The debate surrounding the potential negative impact of ODA is not new and the Somaliland example remains an isolated one. Nonetheless, in the context of a debate on strengthening country ownership of the HIV/AIDS response, this case, combined with the data on illicit financial flows, help to focus attention on the importance of not how much money is spent, but who controls it and how accountability is institutionalized. Recent debates in Davos and the declarations coming out of the G8 and G20 meetings similarly demonstrate a growing international recognition of the need to support LMICs to strengthen the social contract and institutionalize government accountability.
Within the global health community, however, there remains a disconnect. The rhetoric of improved governance and accountability is not matched by any genuine commitment to shift from the neoliberal status quo that underpins the global shadow economy (see for example Microsoft’s Tax record) or (as demonstrated during recent Global Fund replenishment discussions) away from traditional forms of ODA that may actually undermine, instead of strengthening the social contract. To be fair, there has been a shift within some sections of the global health community with growing momentum towards Universal Health Coverage (UHC) and an associated emphasis on public financing. Nonetheless, progress is slow; too slow, with many global health experts seemingly hardwired to consider ‘value for money’ (e.g. twitter hashtag: #BestBuys4GH) while ignoring fundamental structural and political issues.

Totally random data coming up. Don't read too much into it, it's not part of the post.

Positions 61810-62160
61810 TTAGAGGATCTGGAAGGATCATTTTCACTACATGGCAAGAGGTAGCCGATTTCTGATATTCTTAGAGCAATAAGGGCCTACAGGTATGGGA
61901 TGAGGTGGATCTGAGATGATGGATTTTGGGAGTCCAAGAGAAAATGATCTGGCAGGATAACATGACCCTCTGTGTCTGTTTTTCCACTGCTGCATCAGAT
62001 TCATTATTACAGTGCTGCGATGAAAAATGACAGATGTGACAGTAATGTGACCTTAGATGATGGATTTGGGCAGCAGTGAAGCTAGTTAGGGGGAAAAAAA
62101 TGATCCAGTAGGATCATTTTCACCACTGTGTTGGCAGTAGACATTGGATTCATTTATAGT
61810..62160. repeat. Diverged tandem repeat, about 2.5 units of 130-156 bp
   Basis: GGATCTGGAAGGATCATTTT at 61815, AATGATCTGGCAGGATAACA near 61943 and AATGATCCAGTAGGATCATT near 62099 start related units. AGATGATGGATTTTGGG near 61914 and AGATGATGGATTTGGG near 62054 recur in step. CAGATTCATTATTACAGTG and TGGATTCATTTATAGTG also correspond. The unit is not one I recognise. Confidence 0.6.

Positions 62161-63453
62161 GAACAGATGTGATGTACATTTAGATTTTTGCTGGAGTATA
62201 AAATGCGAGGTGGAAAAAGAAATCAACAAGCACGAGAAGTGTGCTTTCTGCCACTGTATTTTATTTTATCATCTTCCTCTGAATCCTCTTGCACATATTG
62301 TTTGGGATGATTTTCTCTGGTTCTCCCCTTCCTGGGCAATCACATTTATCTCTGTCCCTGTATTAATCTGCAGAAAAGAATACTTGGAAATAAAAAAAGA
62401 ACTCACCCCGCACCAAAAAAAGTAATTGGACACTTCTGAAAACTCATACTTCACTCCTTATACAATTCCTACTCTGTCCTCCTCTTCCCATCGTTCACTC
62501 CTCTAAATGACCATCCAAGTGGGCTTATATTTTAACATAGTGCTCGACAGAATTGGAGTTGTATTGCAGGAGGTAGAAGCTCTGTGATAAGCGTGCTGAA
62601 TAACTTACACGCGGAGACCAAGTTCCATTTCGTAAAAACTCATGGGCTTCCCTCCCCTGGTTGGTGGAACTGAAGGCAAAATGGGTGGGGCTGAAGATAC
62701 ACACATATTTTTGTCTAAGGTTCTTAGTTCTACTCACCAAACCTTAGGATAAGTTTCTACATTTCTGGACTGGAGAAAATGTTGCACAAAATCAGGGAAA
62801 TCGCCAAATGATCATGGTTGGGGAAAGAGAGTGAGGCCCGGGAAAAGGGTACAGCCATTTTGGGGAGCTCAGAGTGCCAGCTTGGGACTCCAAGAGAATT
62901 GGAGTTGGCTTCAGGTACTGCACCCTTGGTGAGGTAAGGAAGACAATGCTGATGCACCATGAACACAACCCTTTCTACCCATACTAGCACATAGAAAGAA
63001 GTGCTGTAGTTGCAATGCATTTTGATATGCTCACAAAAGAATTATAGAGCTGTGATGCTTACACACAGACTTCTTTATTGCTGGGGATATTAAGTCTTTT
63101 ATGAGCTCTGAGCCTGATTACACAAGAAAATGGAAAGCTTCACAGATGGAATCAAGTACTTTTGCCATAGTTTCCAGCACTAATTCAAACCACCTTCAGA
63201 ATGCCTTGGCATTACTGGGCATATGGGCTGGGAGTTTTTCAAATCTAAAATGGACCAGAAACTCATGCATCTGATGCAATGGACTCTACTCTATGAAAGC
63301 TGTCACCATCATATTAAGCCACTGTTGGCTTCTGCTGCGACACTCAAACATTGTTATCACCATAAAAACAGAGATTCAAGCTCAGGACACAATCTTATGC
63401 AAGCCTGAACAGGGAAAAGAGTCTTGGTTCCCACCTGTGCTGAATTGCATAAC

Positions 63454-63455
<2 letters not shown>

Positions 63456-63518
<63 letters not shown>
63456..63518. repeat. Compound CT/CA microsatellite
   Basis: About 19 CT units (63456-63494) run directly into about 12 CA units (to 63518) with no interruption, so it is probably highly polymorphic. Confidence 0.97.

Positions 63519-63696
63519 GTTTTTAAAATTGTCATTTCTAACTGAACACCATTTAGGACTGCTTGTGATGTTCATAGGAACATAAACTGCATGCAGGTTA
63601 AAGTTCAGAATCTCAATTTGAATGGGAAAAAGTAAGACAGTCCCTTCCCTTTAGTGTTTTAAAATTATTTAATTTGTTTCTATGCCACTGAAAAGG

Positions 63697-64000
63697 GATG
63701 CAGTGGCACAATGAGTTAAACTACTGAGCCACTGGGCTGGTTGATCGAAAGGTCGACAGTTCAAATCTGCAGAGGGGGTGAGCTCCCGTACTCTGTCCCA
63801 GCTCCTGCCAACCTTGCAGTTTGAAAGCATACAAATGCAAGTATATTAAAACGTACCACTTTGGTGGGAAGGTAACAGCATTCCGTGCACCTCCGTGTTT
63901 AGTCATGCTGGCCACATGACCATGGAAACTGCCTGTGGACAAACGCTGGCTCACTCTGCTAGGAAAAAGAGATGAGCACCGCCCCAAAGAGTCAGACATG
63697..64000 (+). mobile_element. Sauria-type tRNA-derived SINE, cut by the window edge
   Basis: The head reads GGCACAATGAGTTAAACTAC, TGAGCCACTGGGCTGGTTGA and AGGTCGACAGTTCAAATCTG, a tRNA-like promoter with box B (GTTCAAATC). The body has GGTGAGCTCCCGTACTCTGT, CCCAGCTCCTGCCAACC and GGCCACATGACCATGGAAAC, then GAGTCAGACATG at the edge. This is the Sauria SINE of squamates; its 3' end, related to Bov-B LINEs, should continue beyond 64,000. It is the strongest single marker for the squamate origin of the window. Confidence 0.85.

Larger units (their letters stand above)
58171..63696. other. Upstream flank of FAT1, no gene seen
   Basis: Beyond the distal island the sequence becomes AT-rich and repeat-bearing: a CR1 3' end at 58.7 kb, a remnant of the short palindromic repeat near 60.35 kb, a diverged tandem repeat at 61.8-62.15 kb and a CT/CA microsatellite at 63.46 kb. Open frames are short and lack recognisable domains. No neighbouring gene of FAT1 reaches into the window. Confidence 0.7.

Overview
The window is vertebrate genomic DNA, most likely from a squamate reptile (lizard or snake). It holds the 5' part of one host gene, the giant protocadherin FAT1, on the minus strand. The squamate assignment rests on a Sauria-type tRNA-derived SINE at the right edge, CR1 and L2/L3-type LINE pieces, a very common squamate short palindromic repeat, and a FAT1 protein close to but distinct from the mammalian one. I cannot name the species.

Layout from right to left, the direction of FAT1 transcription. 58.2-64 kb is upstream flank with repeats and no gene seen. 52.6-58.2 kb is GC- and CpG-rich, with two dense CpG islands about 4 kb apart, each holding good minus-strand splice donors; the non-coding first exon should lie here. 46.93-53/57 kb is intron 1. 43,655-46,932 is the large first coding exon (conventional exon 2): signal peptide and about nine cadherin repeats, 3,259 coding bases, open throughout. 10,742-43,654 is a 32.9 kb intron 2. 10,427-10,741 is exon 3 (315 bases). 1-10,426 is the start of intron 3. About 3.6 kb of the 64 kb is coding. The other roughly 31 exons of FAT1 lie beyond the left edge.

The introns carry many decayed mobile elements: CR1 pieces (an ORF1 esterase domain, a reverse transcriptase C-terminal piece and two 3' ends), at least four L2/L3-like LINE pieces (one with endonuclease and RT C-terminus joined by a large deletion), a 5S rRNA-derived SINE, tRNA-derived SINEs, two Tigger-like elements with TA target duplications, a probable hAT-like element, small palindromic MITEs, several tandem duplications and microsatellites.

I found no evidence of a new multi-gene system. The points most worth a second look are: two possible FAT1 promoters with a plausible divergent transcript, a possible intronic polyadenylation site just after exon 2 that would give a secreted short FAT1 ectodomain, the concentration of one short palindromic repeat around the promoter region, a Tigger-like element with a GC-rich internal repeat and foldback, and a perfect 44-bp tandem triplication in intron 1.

As the post-2015 discussions continue, key questions that should be considered include whether the global health community can truly contribute to strengthened ownership of the HIV/AIDS response, or indeed, UHC, given its strong preference for global health financing strategies that (even as they advocate for increased domestic inputs) tend to ignore the underlying and systemic inequity of the global political economy. The Lancet Governance for Global Health Commission represents a recent and welcome exception to this selective blindness although some remain skeptical as to its capacity to truly influence the real financial players in this domain.
** The views expressed in this editorial are those of the authors and not their respective affiliated organizations. You can follow any of the authors on twitter at: @globalstopp / @abukurfi / @C_Birungi / @neggermont.